Stop and Search powers:
Parliament has - rightly - given the Police "stop and search" powers. As with any police power they must be exercised responsibly and lawfully. Lawful exercise includes avoidance of unlawful discrimination - see Equality Act 2010 s.149.
The Police and Criminal Evidence Act 1984 Part 1 (Stop and Search) is an important general stop and search power. Code of Practice A is applicable. There are further powers granted to the Police by other legislation - see the details set out in Code A.
The use of Stop and Search powers has often been controversial. One article (The Independent 6th August 2015 - Stop and Search: Can transparency end this abuse of Police powers?) states that: "The excessive and discriminatory use of stop-and-search powers is among the sorriest episodes in the history of the police over the past 30 years."
Recently, the use of the various powers has been the subject of two critical reports from HM Inspector of Constabulary:
Stop and Search Powers: Are the Police using them effectively and fairly? July 2013 - this report, found that police use of stop and search powers was too often ineffective in tackling crime and procedurally incorrect, thereby threatening the legitimacy of the police.
Stop and Search Powers 2: Are the Police using them effectively and fairly? March 2015
For some of the interesting history of this subject see Parliament Standard Note SN/HA/3878 (23rd January 2014) Police stop and search powers and the references therein to Lord Scarman's report on the 1981 Brixton Riots (2981: Cmnd 8427) and the Stephen Lawrence Inquiry of 1999: Cmnd 4262.
May the power to stop and search be removed from a constable?
The Guardian 18th August reports that Northamptonshire Police has agreed to "strip officers’ right to stop and search suspects if they are deemed to have abused the controversial law-enforcement tactic." This appears to be a policy introduced by the force's Police and Crime Commissioner who is reported as saying: "officers would have their stop-and-search powers removed if they had conducted searches that were deemed inappropriate on three occasions." The Guardian article indicates that eight police officers have been banned from being able to use the power on the streets. Six of the officers have seen their powers reinstated after completing additional training, while two remain unable to conduct searches.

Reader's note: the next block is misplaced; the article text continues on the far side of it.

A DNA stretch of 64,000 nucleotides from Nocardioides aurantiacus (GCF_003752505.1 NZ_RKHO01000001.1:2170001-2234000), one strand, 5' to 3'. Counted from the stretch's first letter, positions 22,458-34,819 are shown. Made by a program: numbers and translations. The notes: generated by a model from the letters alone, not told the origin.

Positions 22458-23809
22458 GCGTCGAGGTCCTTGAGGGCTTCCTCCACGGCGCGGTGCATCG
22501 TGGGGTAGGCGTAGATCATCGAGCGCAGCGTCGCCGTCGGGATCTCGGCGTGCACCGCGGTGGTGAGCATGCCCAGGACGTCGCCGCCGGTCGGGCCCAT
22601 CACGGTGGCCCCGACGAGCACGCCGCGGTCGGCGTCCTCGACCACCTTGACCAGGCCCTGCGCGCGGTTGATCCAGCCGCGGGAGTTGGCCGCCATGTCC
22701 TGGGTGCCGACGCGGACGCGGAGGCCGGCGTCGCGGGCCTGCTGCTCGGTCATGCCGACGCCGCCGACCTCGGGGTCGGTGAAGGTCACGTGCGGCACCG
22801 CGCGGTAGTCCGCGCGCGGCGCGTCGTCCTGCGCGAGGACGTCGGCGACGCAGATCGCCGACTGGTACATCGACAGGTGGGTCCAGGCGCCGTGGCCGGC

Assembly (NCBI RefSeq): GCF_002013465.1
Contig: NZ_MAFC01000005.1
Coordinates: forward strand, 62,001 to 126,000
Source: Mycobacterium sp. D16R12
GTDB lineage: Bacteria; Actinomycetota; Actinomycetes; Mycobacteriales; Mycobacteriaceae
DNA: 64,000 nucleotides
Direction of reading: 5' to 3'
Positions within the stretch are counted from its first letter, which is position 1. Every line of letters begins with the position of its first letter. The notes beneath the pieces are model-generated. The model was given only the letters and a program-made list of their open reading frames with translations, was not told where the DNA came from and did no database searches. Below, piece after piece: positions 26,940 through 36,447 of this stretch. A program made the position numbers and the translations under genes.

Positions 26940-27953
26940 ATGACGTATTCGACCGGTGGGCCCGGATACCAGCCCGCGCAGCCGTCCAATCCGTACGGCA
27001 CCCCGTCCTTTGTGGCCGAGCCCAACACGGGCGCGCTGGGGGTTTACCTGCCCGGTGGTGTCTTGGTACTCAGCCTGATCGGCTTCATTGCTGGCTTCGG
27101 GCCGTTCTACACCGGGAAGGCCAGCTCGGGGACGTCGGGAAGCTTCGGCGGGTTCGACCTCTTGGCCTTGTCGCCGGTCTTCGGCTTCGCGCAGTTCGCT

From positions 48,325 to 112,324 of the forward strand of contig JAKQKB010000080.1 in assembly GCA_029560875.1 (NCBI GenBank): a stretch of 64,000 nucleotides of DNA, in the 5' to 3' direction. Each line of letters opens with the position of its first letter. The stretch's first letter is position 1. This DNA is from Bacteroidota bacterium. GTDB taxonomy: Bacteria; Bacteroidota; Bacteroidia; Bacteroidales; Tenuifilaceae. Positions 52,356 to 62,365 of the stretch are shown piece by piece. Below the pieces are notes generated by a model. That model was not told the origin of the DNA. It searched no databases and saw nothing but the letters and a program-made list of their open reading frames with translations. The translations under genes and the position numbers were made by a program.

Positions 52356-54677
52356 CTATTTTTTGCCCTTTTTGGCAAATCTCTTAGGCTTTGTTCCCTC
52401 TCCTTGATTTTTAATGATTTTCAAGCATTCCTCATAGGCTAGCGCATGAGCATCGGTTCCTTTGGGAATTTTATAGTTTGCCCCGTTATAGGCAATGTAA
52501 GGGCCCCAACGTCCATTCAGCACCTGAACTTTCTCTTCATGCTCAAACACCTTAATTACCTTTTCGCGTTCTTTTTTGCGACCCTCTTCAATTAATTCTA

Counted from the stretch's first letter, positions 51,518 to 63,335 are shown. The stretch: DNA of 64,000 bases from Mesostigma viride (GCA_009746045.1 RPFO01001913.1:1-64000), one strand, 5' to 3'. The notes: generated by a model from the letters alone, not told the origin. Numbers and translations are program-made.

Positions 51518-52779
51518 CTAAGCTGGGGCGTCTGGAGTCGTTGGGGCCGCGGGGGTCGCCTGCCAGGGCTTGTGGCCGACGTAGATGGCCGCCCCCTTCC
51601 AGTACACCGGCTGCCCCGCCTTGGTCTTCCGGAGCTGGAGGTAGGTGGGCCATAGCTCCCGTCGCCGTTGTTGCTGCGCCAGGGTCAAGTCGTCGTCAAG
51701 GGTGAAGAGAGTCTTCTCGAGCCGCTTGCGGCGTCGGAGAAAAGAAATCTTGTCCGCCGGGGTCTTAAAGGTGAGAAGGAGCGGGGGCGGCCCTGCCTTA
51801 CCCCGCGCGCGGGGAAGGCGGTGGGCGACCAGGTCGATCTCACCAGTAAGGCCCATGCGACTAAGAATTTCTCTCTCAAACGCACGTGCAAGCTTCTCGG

Police and Crime Commissioners were created by the Police Reform and Social Responsibility Act 2011. Commissioners are elected and replaced the former Police Authorities. The 2011 Act set out the "functions" of the Commissioners but retained "direction and control" of a force with the Chief Constable. Section 2(3) states - "A police force, and the civilian staff of a police force, are under the direction and control of the chief constable of the force."
A Police Constable is an officer under the Crown and is personally responsible to the law for the conduct of his duties. A Police Discipline system applies and this was the subject of a review that reported in 2014 and the Home Secretary promised a "shake up" of the system (The Guardian 18th November 2014). Officers who misuse Police powers could be liable under this discipline process.
Within any particular Police Force it is clearly open to the Chief Constable to deploy officers as he sees fit and, no doubt, this might include moving an officer to duties which would not involve stop and search but it does not seem that there is an actual legal power to "strip" a constable of any of his legal authority. To that extent, the article in The Guardian 18th August 2015 is surely misleading.
Update 19th August:
Northamptonshire Police and Crime Commissioner - Stop and Search - One Year On. In October 2014, the Force established a "Reasonable Grounds Panel" to examine records of each search and, if thought appropriate, to offer training to both officers and supervisors. Since October 2014, 105 advisory emails have been sent to searching officers, 76 to supervisors. 9 searching officers and 10 supervisors have been suspended from undertaking stop and search until a development plan has been completed.
College of Policing 2015 - Definition of a fair and effective stop and search encounter
Martin Partington Blog - Use of stop and search by the Police: recent developments
Equality and Human Rights Commission March 2010 - Stop and Think